Buzz Bissinger wrote Friday Night Lights and introduced the world to the madness that is American football as played in Texas.
The book was a sensation.
Rather than turn his back on the people he met and the young men who were looking to a sport to launch them into a money-making career, the author kept in touch. He was particularly intrigued by one of the players who suffered an injury, which ended the dream.
Boobie Miles was so set on playing football that he lacked a Plan B. Mr. Bissinger wrote another piece about Mr. Miles after the goal was gone, and went with a new publishing strategy to get the story out to the public.
Using Byliner, the writer presented a work that was too short for a book but too long for a magazine article. He priced After Friday Night Lights at $2.99, and shared his royalties with Mr. Miles.
All went well until Apple and Starbucks put the e-book into a promotion, in which coupons could be turned in for a free copy.
Amazon's all-seeing computers discovered the promo, interpreted it as a price cut by a competitor, and promptly set their price to $0.00.
Except, of course, that Apple was paying Mr. Bissinger his royalty. Amazon was not. They declared the book free, so the author got nothing.
Byliner pulled the book from Amazon, which is too big to be bothered with fixing the glitch and not particularly interested in carrying an e-book that a competitor is giving away and therefore gaining market share.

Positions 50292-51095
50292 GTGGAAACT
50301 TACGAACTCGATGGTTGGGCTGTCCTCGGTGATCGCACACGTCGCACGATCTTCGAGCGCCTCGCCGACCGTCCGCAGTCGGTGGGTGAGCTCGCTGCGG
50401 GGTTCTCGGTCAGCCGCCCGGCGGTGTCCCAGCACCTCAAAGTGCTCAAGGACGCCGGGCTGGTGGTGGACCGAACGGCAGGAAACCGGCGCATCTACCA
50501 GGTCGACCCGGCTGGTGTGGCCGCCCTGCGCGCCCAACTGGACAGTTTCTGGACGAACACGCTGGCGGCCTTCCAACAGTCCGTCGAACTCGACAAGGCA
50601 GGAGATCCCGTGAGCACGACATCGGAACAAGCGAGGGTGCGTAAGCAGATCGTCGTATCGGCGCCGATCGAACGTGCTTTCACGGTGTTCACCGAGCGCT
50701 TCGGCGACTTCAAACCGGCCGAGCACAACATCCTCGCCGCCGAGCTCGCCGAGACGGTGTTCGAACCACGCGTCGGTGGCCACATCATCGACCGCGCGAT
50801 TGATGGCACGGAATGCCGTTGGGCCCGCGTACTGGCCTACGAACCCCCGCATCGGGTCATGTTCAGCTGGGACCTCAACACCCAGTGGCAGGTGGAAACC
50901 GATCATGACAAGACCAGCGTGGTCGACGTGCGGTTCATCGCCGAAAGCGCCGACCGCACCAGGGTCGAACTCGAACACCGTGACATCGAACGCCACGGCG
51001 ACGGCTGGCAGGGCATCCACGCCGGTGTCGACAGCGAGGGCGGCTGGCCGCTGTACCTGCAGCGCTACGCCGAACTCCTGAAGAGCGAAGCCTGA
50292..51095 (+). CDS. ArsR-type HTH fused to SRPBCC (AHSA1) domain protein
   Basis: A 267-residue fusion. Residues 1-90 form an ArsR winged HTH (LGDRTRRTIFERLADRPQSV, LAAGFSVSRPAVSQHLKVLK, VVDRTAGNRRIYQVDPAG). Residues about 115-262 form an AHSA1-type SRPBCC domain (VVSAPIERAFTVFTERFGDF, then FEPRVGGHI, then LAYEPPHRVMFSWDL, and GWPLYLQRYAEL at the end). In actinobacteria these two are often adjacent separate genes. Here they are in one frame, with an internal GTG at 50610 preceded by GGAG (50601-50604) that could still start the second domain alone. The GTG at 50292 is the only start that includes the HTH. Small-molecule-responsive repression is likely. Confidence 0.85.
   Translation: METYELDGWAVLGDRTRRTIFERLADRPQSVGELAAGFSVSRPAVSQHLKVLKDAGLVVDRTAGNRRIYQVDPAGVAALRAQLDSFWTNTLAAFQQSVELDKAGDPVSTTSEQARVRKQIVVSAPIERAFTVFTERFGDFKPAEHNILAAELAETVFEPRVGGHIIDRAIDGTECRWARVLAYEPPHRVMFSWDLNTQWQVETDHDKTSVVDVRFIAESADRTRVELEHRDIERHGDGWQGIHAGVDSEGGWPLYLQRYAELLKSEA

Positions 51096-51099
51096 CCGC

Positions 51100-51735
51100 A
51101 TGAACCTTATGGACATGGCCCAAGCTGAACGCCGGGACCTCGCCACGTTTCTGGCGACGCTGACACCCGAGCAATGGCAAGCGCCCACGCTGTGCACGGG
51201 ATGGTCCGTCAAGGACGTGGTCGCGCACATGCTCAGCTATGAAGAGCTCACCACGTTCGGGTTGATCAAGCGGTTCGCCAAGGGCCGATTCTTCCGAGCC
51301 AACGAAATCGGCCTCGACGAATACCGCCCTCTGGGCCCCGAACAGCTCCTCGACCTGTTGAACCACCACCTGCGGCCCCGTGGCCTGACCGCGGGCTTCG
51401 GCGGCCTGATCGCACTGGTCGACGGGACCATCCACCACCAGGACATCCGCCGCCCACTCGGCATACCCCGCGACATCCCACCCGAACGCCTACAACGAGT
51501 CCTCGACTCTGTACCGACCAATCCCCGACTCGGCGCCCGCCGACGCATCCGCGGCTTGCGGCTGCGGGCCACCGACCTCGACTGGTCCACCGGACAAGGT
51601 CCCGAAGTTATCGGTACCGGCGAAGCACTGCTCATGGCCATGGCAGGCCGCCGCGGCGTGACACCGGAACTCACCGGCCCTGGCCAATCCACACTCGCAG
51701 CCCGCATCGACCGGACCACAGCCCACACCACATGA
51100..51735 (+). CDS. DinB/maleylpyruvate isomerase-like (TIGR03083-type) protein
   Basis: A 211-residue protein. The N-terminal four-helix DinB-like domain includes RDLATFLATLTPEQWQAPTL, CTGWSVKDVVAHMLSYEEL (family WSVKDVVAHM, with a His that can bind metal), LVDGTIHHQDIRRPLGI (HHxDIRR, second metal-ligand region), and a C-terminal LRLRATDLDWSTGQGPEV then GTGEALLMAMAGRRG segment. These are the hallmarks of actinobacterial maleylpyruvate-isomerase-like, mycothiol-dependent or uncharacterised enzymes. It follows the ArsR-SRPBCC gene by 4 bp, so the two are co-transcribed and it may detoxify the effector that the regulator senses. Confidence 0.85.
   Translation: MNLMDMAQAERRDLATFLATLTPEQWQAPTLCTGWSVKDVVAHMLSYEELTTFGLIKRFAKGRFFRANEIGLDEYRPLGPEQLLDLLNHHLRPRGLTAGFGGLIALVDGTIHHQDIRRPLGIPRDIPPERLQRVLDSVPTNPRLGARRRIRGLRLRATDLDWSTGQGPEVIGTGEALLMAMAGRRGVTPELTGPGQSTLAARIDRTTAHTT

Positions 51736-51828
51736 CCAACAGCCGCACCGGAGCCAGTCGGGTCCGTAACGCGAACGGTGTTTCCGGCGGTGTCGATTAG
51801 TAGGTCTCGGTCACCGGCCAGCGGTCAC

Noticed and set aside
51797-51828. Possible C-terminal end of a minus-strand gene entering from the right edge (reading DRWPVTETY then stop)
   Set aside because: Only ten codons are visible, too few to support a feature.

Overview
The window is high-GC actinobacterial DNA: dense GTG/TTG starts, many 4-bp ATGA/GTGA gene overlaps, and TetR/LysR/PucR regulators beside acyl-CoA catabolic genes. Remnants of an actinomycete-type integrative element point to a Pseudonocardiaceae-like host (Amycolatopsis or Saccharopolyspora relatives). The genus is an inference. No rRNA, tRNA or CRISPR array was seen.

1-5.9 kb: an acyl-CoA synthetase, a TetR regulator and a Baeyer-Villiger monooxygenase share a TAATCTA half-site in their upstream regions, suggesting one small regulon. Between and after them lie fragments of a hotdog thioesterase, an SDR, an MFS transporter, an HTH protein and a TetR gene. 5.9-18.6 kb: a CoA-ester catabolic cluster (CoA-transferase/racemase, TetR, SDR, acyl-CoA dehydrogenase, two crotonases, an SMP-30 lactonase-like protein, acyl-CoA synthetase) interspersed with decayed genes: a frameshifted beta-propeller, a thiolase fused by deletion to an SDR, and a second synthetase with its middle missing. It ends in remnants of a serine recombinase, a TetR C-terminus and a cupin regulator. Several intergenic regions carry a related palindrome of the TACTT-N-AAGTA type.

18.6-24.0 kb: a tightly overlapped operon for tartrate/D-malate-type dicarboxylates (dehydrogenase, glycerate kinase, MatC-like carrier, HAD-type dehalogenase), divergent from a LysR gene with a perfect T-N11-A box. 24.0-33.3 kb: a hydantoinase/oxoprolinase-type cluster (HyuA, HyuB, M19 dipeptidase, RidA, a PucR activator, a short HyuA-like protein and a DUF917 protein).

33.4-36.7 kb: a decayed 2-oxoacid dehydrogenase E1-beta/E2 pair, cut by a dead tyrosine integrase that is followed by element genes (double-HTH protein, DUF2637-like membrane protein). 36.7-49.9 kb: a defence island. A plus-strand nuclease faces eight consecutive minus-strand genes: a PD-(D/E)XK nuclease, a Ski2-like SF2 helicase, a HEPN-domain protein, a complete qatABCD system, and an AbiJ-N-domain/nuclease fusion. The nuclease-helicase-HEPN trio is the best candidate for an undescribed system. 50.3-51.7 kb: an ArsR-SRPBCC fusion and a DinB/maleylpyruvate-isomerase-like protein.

Amazon is too big and it is constantly failing authors and publishers, but that's the problem. It's grown too massive, and the anti-monopoly issue won't come into play until it has driven its competition into the ground.
At which point, it will be too late for the consumer.
That's the problem that the big publishers have with Amazon, and the reason they're fighting back against the U.S. Justice Department's attempt to label them as the guilty party for setting prices and stifling competition.
The Feds may have forgotten that there are laws against predatory pricing as well, and if Amazon can unilaterally punish an author for allowing one of their works to be given away by someone other than Amazon, the future of book selling doesn't look bright.
Mr. Bissinger has a new book coming out soon, and he's parsing his words carefully. He doesn't dare anger Amazon, the world's largest book seller.
And that's something the Justice Department should be examining.